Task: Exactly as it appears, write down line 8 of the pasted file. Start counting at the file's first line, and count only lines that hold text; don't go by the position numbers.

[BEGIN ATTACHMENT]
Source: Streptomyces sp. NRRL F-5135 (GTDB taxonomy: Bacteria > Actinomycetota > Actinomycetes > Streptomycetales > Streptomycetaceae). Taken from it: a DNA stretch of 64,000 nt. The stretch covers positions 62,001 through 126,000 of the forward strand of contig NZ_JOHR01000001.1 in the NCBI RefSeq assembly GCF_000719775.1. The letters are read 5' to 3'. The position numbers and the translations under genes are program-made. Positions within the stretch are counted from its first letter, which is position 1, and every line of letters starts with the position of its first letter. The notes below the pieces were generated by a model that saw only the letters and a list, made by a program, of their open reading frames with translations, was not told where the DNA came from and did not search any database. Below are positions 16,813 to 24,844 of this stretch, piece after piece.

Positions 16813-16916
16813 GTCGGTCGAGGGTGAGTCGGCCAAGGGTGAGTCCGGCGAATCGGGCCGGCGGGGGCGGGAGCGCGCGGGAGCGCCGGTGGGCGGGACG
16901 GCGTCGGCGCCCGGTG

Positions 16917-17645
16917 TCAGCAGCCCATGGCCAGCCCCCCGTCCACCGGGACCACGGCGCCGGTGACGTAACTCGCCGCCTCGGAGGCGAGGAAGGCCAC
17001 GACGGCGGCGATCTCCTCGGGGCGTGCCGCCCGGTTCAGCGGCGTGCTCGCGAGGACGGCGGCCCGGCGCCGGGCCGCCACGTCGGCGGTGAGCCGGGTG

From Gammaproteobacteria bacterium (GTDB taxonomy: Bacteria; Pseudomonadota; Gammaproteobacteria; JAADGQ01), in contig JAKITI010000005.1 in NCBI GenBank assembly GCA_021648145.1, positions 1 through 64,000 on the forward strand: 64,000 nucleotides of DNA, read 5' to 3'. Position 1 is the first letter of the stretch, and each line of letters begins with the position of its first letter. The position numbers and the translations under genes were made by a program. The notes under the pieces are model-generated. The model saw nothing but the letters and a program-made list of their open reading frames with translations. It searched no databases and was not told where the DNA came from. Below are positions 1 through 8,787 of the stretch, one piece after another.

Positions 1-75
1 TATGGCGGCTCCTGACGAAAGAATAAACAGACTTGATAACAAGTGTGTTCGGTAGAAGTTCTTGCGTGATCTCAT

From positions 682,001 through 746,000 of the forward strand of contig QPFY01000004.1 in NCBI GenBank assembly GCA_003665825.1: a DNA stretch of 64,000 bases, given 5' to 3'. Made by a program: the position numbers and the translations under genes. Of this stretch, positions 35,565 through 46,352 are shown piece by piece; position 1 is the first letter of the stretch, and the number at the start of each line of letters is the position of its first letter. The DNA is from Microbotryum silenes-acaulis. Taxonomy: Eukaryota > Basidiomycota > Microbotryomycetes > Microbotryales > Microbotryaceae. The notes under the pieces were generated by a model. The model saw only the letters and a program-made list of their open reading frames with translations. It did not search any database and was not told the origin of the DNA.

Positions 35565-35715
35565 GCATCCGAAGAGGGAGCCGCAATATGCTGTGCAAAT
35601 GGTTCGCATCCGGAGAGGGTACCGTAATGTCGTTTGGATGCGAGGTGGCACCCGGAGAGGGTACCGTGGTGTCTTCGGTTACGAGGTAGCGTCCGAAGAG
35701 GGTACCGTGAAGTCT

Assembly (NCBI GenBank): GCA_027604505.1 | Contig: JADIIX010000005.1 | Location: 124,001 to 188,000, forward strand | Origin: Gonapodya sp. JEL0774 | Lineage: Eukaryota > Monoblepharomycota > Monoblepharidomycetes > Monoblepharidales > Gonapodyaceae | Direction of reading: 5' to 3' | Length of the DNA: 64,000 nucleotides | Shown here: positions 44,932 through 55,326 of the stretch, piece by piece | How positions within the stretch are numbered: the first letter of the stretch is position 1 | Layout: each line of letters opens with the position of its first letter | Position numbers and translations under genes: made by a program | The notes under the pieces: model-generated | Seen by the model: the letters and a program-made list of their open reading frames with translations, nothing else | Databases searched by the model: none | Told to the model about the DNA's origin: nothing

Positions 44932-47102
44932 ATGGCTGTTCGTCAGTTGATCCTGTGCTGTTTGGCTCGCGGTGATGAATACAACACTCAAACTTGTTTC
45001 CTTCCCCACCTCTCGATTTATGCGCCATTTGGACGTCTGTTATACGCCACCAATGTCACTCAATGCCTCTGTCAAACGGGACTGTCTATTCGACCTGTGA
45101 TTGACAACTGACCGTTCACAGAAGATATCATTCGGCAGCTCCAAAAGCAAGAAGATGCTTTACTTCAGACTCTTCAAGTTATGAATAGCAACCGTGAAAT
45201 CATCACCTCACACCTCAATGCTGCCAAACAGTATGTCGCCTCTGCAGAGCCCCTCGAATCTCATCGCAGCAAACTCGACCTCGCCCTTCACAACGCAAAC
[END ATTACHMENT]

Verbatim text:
From Gammaproteobacteria bacterium (GTDB taxonomy: Bacteria; Pseudomonadota; Gammaproteobacteria; JAADGQ01), in contig JAKITI010000005.1 in NCBI GenBank assembly GCA_021648145.1, positions 1 through 64,000 on the forward strand: 64,000 nucleotides of DNA, read 5' to 3'. Position 1 is the first letter of the stretch, and each line of letters begins with the position of its first letter. The position numbers and the translations under genes were made by a program. The notes under the pieces are model-generated. The model saw nothing but the letters and a program-made list of their open reading frames with translations. It searched no databases and was not told where the DNA came from. Below are positions 1 through 8,787 of the stretch, one piece after another.